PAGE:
A speech given at the 70th birthday of Mr. Akin Kekere-Ekun.
By Professor Folasade Ogunsola
“We need heroes (leaders), people who can inspire us, help shape us morally,
spur us on to purposeful action.” –Robert Coles
First of all, let me say that I am honoured and delighted to have been asked to speak on this occasion of Mr. Akin Kekere-ekun’s 70th birthday. I must add that I have not yet been able to fathom Why he asked me. When he told me the theme of the talk, I knew he still had some explaining to do in the future. However, you’ve got me and I have the microphone! I must add it made me realise that I had never given thought to the difference between virtues and values. Preparing this paper has been an eye opener. My hope is that this speech will provoke discussions around the kind of leader we want or need.
I have been asked to speak on the virtues and values of Leaders, effective leaders, and when we look at the history and seasons of our country there is no time better than now to talk about this. We are at a flexion point in which the citizenry is fighting back and rejecting the status quo. The young people in this country, in particular, showed great courage to ensure that their voices were heard. We all heard the cry of their discontent. What is now certain is that any leader that ignores that cry does so at his or her political peril and this is at all levels of leadership. However, not only the youths cried out, so did the elite and others who had previously not voted or involved themselves in the political process. We are tired of poor leadership, we are tired of a country that does not work but is filled with warm, vibrant, intelligent, hardworking, creative people. We are tired! Nigerians want a leader that will work for them and work for the common good so that we as a nation will come into our own. We need a leader that will ensure the centre will hold and curtail the anarchy that is loosed upon the land!
Joseph de Maistre, a French philosopher, writer, lawyer, and diplomat who lived between 1753 and 1821 said in 1811 that “Every country has the government it deserves” This statement could be interpreted to mean that when a people cause corrupt or bad leaders to be appointed either by commission, omission or indifference or when they lack the will to force change, then they deserve that leader and the corruption that befalls them. Let me stop here to define leadership. A leader is the one in the charge, the person who convinces other people to follow. A great leader inspires confidence in other people and moves them to action.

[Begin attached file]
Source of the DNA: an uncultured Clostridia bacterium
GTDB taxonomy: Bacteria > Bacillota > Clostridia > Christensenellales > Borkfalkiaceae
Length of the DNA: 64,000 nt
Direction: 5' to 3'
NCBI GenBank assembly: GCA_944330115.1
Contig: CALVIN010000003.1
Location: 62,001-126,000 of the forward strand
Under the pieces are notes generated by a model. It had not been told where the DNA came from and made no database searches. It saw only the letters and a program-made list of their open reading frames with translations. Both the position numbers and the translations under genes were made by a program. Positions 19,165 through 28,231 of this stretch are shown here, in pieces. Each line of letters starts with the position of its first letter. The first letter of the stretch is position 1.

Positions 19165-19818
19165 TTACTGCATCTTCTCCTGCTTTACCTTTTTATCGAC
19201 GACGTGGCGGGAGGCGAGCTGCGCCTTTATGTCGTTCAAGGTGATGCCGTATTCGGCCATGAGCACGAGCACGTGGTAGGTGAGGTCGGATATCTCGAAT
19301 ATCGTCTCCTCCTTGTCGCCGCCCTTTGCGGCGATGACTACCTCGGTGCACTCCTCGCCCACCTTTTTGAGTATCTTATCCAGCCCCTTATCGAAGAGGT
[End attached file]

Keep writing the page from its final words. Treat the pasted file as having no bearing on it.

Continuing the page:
Nigeria has had 16 heads of state since 1960. Seven (7) of them were Military who spent about 30yrs in office cumulatively. We have now had 35 years of democratic rule with the last 24 years being continuous. Unfortunately, in that period we have spiraled down on all indices associated with good governance such that we are the third worst (102/104) country globally on the Good Governance index. We have managed to entrench corruption, mediocrity, insecurity, poverty, poor education and poor healthcare. You could argue, according to Maistre, that we got the leadership we deserved and maybe we did. While some of us looted the treasury and mortgaged our future, the rest of us went into personal survival mode, we left the country, we shipped our children abroad, we fortified our homes making them mini municipalities, providing our own electricity, water, and security system, and talked endlessly about our problems. Then COVID struck and reminded us that we had only one country and we would have to live with the consequences of our commission, omission, or inaction. The youths also decided that enough was enough and we got the End-SARS revolt and the disruptive wave of the last election process. It would appear that we are waking up and prepared to force change, that we are beginning to recalibrate the leader we deserve. This new leader that we believe we need, must be able to bring development, security, peace, justice, good healthcare and education to Nigeria. More importantly, must be able to inspire us to follow him. My question: Have we yet found the leader who will inspire us as a collective to action for the common good? A leader that will glue us together so we can move to action with one vision to make Nigeria Great? There is a global movement towards virtues-based leadership and the recognition that the quality of life of a community, depends on the character (or values) of all its members and on the virtue of its leaders, after all leaders come from us.
What Do We Mean by Virtues and Values
When I was asked to discuss this issue of values and virtues, I realized that it was the first time I have had to think through their differences. The two words, virtues and values are closely related concepts and are often used interchangeably though they have some really key differences.
The Webster dictionary defines Virtue as “Behavior showing high moral standard” or a quality considered morally good, or the quality of doing what is right and avoiding what is wrong. It comes from the Latin root vir, meaning man. Initially virtue meant manliness or valor, but over time it settled into the sense of moral excellence. Virtue is an intrinsic quality of goodness and is not affected by the premium attached to it by a person or group. For example, courage is courage! it is hard to find anyone speaking against courage even if they do not exhibit it. Its intrinsic value is not diminished by our opinion.